If you're looking for that "blast from the past", the proverbial "old Florida" town, you might just find it at Grayton Beach. Surrounded by lusciously upscale coastal communities with brick-lined streets, manicured lawns and matching paint schemes, Grayton Beach refuses to budge. Older houses, heavily shaded in native settings along  unpaved streets lead to newer houses closer to the beach, but as their kin before them, await nature to transform their look. Crab traps, fishing nets and marker buoys stacked next to the houses tell the tale of an old fishing village or simply old fishermen.

Grayton Beach State Park

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Grayton Beach State Park


View west along wind-swept dunes. Ramp down to beach. Park facilities. 
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Scrub-covered sand dunes make an impressive showing of native lands.


Grayton Beach State Park seems to always come up on someone's list for "best beaches." The best guess is that it helps to have dazzling emerald waters, white sandy shores and windswept dunes. Aside from these favorites, the park features hiking/biking trails, a lake and boat ramp, parking, picnicking and sanitary facilities. It also allows for overnight stays in cabins and camping or RV'ing includes all facilities.


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Watercolor town center.


Outdoor cafe in town center. Mosaic fountain Watercolor house.
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Views of Watercolor's streets and houses; note lampshades on streetlights.


You're cruising along the scenic route (Alt 30) through the dunes at the foot of Point Washington State Forest when suddenly... eh, what's this? It must be Watercolor and you'd know that without the welcoming sign. Dozens of beautifully water colored buildings mark your arrival into this small resort town on the Gulf of Mexico. A planned community by one of Florida's largest resort-style developers, the St. Joe Company, Watercolor presents a storybook setting in the sand dunes of the Emerald Coast.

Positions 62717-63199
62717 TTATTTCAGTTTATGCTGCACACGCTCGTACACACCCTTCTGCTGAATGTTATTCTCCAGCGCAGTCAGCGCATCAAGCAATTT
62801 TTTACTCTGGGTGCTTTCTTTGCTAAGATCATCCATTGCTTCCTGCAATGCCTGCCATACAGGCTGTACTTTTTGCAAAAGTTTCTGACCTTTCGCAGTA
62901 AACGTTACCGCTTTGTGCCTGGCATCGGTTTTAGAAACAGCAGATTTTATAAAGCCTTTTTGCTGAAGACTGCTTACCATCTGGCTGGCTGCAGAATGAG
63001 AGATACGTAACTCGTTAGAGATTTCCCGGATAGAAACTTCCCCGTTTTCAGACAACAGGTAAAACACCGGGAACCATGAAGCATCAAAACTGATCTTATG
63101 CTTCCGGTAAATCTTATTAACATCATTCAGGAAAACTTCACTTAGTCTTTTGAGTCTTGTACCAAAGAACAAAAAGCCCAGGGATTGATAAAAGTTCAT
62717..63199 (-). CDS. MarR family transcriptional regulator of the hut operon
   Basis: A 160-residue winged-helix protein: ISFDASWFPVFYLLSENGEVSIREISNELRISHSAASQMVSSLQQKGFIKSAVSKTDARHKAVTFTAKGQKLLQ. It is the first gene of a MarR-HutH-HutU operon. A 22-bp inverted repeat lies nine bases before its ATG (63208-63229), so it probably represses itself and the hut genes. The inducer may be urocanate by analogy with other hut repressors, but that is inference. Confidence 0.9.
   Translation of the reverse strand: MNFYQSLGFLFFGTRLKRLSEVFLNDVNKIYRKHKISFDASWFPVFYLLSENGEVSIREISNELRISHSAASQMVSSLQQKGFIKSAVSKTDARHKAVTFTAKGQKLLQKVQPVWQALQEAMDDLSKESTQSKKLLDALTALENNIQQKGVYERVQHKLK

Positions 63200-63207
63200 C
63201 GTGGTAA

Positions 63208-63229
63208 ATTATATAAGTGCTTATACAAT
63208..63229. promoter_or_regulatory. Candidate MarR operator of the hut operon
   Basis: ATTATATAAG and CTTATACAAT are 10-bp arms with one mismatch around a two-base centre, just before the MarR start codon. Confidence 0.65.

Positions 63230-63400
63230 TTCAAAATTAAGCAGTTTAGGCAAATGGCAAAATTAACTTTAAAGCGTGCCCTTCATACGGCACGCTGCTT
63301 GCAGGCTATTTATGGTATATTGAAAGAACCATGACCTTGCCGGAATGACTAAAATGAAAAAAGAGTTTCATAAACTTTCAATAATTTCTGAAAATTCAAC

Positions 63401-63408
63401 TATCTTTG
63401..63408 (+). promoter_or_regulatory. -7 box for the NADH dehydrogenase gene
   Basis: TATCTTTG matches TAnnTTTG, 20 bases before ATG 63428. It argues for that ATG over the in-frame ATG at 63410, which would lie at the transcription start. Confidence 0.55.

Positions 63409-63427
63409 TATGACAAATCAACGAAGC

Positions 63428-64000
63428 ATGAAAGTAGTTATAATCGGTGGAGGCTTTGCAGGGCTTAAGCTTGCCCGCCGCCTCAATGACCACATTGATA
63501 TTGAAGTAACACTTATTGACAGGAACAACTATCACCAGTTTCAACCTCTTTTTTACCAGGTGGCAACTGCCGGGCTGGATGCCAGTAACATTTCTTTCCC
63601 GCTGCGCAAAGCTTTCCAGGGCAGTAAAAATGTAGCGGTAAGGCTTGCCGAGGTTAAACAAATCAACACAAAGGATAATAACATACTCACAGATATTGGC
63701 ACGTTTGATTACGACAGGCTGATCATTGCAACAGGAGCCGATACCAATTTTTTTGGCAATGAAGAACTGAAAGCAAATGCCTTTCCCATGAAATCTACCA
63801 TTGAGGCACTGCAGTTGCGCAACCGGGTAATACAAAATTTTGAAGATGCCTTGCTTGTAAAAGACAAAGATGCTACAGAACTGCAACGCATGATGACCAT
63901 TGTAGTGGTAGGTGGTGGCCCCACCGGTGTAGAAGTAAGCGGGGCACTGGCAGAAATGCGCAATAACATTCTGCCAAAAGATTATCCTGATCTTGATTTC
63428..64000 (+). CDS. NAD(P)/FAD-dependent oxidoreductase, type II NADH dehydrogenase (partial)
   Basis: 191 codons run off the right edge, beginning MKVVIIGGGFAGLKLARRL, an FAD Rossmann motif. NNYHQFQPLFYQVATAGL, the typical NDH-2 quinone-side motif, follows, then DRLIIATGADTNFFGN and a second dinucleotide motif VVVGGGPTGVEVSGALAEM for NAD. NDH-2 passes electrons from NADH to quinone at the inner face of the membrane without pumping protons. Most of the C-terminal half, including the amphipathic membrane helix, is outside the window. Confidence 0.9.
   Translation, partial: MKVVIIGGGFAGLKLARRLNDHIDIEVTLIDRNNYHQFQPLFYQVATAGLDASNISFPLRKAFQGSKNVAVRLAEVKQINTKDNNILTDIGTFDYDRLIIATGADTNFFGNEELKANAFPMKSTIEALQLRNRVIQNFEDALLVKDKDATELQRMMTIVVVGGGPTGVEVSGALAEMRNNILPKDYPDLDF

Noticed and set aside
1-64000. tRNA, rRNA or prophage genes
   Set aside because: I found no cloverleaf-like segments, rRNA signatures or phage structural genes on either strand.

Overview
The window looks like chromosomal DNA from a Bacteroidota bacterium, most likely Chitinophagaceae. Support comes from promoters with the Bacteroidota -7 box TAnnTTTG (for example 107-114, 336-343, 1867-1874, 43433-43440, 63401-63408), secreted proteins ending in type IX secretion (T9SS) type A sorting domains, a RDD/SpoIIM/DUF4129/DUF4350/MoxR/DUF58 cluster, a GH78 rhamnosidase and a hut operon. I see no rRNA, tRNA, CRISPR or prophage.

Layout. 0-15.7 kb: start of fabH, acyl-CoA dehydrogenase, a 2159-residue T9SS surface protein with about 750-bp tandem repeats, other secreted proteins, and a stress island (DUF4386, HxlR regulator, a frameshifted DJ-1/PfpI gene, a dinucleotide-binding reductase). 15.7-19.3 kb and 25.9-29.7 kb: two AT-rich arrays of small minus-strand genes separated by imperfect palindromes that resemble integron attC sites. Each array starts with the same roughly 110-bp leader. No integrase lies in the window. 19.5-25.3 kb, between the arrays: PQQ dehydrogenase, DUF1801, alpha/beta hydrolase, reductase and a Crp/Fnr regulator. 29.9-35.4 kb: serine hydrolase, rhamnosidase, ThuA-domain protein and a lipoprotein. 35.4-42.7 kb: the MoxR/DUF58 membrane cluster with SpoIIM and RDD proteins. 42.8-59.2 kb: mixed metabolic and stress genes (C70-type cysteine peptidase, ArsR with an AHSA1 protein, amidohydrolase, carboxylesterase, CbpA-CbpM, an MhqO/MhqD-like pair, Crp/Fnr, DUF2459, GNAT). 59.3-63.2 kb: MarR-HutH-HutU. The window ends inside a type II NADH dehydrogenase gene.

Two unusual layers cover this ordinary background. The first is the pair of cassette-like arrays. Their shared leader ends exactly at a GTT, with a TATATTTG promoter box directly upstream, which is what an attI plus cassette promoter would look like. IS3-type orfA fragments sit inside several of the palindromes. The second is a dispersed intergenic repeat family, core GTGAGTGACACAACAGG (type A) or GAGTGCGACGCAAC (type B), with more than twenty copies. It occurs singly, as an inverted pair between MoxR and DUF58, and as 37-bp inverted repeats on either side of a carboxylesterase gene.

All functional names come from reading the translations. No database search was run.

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Entering the city of Seaside.


Town center and real estate offices along Route 30A. View of Seaside street.
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Decorative beach access.


Pictures of houses in Seaside, Florida.


Seaside, Florida received national attention when "The Truman Show", starring Jim Carey was filmed from this location. An upscale, chic community and a favorite of the tennis, golf and gulf crowd, Seaside charms its visitors in a quiet elegance. Known as much for its cultural activities as it is for its beach settings, this planned community sprang from native lands in the 1980's.


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Beach view east Seagrove has a goodly number of public beach access areas.
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Beach view west.

Pictures of Houses in perched high on the sand dunes Seagrove.


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Pictures of street scenes in Seagrove.

Off-water houses in Seagrove.


At the eastern end of the line of small towns built in the dunes is Seagrove. Stories of potters, bootleggers and the Civil War dot its archives.  The town does, in fact, have a number of active pottery studios in the area owned by and employing artisans and craftsmen. The cottage industry is one, along with its splendid beaches, of the area's attractions and folks come from far and away to tour and purchase wares.